A fire sparks backstage at a big Broadway production just before show time. Smoke slowly begins to seep from under the curtain, the fire alarm sounds, and the audience begins to move toward the exits. The smoke thickens, and patrons begin to panic.
In this scenario, and particularly in any emergency involving large assembly venues, quickly getting information and instructions to people is critical for saving lives.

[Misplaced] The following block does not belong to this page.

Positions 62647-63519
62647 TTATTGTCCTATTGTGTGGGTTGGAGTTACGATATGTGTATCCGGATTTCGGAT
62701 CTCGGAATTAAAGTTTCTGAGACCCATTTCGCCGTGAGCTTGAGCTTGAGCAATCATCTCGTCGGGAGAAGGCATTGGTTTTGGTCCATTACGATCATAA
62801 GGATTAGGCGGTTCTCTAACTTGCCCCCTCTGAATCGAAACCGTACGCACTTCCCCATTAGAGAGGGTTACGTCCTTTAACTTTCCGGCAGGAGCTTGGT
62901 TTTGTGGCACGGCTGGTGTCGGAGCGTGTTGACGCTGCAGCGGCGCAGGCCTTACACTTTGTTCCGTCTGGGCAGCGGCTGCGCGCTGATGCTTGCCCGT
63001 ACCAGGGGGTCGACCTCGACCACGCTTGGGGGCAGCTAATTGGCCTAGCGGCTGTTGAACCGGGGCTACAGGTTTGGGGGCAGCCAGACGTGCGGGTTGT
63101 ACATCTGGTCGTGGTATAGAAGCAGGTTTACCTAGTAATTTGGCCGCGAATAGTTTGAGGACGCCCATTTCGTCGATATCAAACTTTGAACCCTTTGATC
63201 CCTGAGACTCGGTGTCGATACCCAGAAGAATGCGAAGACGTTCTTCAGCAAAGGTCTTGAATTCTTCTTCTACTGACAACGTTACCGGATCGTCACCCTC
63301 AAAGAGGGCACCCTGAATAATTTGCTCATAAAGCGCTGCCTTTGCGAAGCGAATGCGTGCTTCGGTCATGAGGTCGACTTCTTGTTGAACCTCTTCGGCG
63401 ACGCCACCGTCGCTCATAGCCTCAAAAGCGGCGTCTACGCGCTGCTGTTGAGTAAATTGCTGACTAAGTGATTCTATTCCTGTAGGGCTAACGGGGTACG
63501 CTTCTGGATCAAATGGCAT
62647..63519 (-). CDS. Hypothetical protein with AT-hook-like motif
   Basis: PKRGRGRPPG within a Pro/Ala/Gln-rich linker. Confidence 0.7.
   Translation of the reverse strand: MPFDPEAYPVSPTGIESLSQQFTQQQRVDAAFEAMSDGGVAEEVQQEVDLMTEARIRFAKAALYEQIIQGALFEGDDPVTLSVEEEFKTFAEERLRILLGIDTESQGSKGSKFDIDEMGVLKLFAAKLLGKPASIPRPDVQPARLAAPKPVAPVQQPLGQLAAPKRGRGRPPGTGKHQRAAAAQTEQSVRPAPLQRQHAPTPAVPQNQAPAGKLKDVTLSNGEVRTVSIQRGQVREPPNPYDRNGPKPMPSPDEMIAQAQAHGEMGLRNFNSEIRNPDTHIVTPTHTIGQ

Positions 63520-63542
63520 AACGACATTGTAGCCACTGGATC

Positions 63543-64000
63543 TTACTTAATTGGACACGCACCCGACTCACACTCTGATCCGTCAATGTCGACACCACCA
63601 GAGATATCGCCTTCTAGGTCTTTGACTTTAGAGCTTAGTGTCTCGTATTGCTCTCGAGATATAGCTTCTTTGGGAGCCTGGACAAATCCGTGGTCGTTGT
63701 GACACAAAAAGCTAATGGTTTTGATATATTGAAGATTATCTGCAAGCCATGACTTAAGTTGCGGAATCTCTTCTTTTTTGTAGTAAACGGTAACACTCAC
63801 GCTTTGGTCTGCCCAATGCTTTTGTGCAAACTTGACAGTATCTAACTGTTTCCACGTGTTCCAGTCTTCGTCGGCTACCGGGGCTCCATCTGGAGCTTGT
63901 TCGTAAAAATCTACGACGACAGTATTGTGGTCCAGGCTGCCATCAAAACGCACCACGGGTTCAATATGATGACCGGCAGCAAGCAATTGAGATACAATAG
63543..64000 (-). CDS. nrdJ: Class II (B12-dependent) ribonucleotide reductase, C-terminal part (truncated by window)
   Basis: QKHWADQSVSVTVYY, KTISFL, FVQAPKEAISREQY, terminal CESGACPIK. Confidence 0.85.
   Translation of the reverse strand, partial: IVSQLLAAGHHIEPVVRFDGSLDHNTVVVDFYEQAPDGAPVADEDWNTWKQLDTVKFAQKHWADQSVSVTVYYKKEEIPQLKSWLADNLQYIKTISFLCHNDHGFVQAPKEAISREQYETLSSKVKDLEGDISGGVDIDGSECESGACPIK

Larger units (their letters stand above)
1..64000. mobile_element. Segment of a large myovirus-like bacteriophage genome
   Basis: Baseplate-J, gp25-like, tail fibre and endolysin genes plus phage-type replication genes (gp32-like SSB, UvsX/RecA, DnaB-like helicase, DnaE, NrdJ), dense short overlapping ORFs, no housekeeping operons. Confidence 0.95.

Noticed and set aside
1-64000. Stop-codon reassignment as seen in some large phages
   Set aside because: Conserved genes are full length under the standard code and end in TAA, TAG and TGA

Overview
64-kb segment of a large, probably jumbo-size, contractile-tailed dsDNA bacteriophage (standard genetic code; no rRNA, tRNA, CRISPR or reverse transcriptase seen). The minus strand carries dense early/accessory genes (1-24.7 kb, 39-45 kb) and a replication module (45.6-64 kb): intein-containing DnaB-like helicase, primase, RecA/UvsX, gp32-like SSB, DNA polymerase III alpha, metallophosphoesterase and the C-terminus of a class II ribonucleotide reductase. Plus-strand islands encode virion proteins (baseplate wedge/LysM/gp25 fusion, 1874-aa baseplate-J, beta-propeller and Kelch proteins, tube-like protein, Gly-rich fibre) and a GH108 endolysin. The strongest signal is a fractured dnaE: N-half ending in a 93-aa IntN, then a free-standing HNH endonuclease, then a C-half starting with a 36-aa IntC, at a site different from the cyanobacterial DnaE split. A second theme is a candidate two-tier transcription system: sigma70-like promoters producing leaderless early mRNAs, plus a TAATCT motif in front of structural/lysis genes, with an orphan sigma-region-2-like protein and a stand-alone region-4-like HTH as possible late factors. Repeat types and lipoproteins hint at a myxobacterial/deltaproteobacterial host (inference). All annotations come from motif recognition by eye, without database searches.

NFPA 101â, Life Safety Codeâ, and NFPA 72â, National Fire Alarm and Signaling Code, work in tandem to address this topic. Among other things, NFPA 101 ensures that emergency voice/alarm communications systems meet minimum requirements, such as making sure messages can be heard over surrounding ambient noise. NFPA 72 provides a number of related guidelines, including making sure the communications system is protected against tampering, and requiring a professional inspection of the system to ensure that it meets performance requirements.